In the meantime, I look forward to the investigation that will no doubt take place in New Zealand, but long experience tells me not to be overly optimistic.

Be red!

Comrade Alfredsson addresses the masses

All over Ottawa, the flags are flying. It's a good time to be red.

We knew our time would come. We believed. And now, locked in struggle with the pawns of the mighty Disneyland Empire, which has ruled our culture and our politics for far too long, history has decided--or is about to do so.

A new day is dawning over Ottawa, and the old order will be swept aside. Yes, our vanguard was named perhaps too lightly after the rulers of another empire, one long since crumbled into dust, but we are not conjuring up the spirits of the past to our service. We have recovered our humour since the dark days of Comrade Stalin, and there will be dancing in the streets. Our first time was tragedy, the second time farce (and the third time, and the fourth) but now the victory shall be ours.

Comrades! What is to be done? We must leave our workplaces, leave our homes, abandon the marketplaces and rally round our brave fighters as they venture into battle. No sacrifice is too great! Recall the words of Comrade Trotsky: "During the first years after the revolution, battles were going on all over the country, woods and peat-bogs were burning, the fields were bare, and the ducks stopped flying." Recall the words of Comrade Krupskaya, reminiscing about the immortal Lenin:

Vladimir Ilyich was a passionate hunter. He got himself a pair of leather breeches, and prowled about all the swamps in the neighbourhood! They teemed with game, I must say. Arriving as I did in the spring, I had been rather surprised at it all. Prominski would come in – he was passionately fond of hunting too – and say with a huge smile: "The ducks have come over – I have seen them."

We too have seen the ducks. And we will do what needs to be done, what history demands of us. Be red!

UPDATE: (June 7) OK, OK, so this was 1905 and not 1917. Our time will come.

Tuesday, May 29, 2007


Perhaps it's decompression after a good vacation, but my perceptual screen is getting blurry and my sensorium is all a-tumble. I swear I gave up recreational substances many long years ago, but this week has been, to put it mildly, one long flashback.

Item: Three desperate contestants will vie for a life-saving kidney on a new reality TV extravaganza, The Big Donor Show, brought to the air by the folks who gave us Big Brother. Viewers will vote for who gets to live after watching short films about each of the players. "The contestants in the show have a 33-per-cent chance," says the chairman of the broadcasting company hosting the show. "That's a much larger chance than if they were on the organ waiting list."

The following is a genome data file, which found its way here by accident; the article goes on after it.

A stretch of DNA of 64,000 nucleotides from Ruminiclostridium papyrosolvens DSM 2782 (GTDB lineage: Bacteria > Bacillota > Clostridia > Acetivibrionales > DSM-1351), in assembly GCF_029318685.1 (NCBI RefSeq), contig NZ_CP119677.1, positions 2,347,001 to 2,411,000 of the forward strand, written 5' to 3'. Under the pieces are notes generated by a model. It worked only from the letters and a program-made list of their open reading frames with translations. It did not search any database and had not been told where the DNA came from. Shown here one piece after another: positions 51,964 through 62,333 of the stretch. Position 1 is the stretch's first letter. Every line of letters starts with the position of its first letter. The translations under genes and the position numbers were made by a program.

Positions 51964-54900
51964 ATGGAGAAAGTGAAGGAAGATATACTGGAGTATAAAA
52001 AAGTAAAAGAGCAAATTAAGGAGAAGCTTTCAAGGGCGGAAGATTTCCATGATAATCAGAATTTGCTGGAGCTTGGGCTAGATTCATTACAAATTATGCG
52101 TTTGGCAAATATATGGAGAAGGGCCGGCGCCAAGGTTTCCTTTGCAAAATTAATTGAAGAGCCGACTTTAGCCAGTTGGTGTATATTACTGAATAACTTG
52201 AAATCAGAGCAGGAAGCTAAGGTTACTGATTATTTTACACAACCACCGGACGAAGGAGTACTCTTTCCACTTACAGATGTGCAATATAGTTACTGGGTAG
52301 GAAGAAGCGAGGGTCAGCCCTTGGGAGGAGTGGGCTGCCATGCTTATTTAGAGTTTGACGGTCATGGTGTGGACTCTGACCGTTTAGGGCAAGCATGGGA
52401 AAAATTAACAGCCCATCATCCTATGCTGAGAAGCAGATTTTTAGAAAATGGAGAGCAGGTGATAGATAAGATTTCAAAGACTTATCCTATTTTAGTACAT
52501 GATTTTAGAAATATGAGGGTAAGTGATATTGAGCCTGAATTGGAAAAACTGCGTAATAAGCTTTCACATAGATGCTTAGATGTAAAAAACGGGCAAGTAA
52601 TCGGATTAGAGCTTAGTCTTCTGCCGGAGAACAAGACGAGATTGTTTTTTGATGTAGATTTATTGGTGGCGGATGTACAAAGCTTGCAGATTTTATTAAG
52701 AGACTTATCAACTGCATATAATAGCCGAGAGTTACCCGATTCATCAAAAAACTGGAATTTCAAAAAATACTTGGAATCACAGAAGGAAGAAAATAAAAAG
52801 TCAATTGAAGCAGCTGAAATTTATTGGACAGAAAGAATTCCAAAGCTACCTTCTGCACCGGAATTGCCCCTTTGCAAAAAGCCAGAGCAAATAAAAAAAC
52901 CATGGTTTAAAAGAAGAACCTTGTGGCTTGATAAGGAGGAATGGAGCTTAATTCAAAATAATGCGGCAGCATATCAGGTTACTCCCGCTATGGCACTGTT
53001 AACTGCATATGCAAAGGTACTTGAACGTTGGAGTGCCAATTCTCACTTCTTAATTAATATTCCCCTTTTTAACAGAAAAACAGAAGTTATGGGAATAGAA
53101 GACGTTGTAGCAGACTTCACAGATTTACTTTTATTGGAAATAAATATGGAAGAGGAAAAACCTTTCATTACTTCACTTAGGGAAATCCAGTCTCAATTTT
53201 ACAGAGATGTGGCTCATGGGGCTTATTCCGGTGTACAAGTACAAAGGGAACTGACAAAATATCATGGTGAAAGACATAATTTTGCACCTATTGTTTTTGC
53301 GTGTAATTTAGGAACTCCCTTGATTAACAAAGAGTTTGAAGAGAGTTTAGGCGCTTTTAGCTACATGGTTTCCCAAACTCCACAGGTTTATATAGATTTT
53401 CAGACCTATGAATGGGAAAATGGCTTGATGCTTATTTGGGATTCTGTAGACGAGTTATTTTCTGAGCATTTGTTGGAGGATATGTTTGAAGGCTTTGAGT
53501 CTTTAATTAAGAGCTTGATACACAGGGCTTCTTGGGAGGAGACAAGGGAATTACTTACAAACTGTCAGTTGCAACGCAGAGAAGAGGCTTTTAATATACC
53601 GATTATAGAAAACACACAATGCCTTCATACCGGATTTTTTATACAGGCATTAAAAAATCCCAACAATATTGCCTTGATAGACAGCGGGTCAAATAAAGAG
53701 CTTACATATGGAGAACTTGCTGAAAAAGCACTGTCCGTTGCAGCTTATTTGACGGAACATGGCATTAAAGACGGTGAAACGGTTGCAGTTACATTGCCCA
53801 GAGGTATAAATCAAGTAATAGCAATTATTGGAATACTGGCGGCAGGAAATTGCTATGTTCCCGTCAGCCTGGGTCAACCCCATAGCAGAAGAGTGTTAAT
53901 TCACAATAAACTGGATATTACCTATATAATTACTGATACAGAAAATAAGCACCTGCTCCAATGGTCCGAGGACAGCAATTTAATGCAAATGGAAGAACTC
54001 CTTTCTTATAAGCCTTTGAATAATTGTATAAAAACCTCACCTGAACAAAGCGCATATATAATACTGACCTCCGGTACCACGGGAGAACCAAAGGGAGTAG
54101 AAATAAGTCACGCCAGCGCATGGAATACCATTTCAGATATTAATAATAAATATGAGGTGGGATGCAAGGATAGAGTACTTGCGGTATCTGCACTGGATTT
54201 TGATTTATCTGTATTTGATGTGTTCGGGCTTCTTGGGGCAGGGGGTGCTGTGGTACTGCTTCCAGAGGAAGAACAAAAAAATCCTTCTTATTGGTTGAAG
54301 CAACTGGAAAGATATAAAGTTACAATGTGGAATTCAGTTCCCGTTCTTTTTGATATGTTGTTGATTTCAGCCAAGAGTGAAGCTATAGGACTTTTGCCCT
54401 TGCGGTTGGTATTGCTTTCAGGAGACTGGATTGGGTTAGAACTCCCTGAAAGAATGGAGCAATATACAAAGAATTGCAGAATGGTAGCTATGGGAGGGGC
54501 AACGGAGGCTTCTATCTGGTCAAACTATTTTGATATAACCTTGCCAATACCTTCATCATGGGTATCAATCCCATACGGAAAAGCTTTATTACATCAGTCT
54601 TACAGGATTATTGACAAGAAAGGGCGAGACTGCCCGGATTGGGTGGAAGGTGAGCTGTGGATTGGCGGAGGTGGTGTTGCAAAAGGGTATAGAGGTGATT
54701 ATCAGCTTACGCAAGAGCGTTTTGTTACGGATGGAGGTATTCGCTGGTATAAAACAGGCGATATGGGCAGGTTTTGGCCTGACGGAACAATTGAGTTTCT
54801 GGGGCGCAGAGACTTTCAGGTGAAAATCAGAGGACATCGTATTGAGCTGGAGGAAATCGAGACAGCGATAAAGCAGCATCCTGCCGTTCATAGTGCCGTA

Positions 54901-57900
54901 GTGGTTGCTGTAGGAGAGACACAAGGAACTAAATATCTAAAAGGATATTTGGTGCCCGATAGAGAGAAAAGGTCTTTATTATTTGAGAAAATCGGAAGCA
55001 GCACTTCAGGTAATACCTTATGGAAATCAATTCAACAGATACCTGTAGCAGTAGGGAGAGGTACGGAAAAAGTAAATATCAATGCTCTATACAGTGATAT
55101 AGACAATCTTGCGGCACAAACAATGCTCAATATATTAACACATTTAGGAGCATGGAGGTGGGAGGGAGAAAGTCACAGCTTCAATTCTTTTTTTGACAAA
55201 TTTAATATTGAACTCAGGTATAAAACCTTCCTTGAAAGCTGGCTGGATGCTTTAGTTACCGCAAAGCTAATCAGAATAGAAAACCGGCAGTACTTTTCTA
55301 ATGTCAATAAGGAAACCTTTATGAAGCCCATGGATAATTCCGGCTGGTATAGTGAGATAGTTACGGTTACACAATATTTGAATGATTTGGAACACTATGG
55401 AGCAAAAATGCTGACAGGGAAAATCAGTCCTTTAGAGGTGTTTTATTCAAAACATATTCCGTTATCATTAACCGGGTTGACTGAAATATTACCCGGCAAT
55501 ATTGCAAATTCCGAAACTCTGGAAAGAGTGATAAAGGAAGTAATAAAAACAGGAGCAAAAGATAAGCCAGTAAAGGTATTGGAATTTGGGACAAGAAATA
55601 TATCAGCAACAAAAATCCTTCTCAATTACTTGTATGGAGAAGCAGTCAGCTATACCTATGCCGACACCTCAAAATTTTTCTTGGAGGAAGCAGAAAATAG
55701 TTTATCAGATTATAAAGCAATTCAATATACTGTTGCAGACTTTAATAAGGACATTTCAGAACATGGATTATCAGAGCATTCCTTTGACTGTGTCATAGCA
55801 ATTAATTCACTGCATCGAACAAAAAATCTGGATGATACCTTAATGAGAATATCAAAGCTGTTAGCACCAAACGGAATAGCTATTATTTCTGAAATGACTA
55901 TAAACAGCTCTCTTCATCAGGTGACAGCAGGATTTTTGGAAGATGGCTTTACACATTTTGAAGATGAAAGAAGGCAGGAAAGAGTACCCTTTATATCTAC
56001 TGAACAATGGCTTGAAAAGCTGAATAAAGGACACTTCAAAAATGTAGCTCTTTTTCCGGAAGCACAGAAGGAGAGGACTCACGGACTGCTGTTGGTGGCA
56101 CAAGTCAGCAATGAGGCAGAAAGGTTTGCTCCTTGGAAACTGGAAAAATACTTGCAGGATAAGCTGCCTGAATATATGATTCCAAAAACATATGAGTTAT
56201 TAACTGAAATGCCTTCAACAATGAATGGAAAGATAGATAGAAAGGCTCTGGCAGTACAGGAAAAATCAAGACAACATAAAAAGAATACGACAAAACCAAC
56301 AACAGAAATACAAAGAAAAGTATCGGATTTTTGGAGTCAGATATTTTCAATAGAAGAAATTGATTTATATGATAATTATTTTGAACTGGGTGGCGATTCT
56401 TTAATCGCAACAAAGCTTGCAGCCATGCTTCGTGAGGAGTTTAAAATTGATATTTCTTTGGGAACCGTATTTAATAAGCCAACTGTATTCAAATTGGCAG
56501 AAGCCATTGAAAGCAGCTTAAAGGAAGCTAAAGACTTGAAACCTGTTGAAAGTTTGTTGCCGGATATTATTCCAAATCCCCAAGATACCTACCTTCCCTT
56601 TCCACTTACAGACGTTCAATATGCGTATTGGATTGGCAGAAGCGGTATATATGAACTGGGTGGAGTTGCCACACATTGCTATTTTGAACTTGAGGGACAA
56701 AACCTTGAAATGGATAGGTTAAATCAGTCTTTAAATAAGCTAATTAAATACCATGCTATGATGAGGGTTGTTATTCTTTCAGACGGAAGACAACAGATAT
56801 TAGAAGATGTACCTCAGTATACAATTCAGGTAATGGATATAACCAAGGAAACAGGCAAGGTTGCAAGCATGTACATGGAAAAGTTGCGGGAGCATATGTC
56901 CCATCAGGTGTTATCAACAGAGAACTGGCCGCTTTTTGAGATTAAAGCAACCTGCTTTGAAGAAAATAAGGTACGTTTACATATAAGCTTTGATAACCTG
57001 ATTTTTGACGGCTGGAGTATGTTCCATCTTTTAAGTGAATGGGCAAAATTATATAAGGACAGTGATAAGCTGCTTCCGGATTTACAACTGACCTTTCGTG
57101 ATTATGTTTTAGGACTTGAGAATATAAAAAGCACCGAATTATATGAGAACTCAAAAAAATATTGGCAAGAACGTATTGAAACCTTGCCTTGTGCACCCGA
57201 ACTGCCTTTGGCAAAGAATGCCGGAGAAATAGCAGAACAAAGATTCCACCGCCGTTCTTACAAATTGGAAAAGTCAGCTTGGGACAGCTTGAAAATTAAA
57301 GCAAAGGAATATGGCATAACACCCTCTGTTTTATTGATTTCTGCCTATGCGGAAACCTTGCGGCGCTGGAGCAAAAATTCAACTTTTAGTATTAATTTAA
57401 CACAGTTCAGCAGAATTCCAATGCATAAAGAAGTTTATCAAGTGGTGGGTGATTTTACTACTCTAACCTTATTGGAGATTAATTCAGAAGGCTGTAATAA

Item: The Liberals won 85% of the seats in PEI yesterday, with barely half the vote, putting one in mind of the anti-Hatfield sweep in New Brunswick a few years back, when the Liberals won 100% of the seats with 60.39% of the popular vote, and of the PEI rout of the Conservatives in 1935 when the Liberals won every seat with 58% of the popular vote.

Conservatives oppose proportional representation, as a rule: they like the first-past-the-post system. Hey, why not? It works for them, from time to time, at least. We've got Harper in power after a substantial majority voted against him, after all. In fact, Liberal or Conservative, governing with minority support in Canada seems to be almost the rule. You can even win with fewer votes than the other guy (1957 general election). Hey, I'm all for minority rights, but does that include the right to rule?

In any case, does this count as surrealism? The latter has been defined as "
the principles, ideals, or practice of producing fantastic or incongruous imagery or effects in art, literature, film, or theatre by means of unnatural juxtapositions and combinations." Politics is good theatre, as we all know: and, as for unnatural juxtapositions and incongruous effects, what about "democracy" and "first-past-the-post?"

More items: 500 kilograms of trash have just been removed from Mount Everest. A couple were jailed for three years in Pakistan because the husband had undergone gender reassignment surgery. Cows in New Zealand are producing skim milk, and a tiger in the Edmonton Zoo is demanding French-language rights.

So, then, time for a little sobering reality? The notorious Peel Regional Police, the force that gave us Michael Wade Lawson,* received another black eye earlier this week (h/t to Mens Rea, Scriptor Reus for the link and to Paladiea for an earlier article). Racism is not exactly unknown among the ranks of Peel's finest: in this case, a Black woman was arrested, body-searched and called a "fucking foreigner" by a racist cop after a white individual accused her of shoplifting a $10 bra. The cop refused to examine a store videocam record, preferring instead the old laying on of hands. He has since moved on to the Sudbury police force, where an investigation into his hiring is currently underway. Meanwhile, the Peel police chief, rather than apologizing to the victim, may be appealing.

Give me soft watches any day.

UPDATE: (June 2) Alas, sometimes the truth that's stranger than fiction turns out to be fiction after all. The kidney show has been revealed as a hoax.
*Like Ian Bush, Lawson was shot in the back of the head, apparently contrary to the laws of physics. Police testified that he had been trying to run them over and that they shot in self-defence. The illegal hollow-point bullet that killed him would have turned back in mid-air if that story had been true, and the testimony was later recanted, but the courts sided with the police.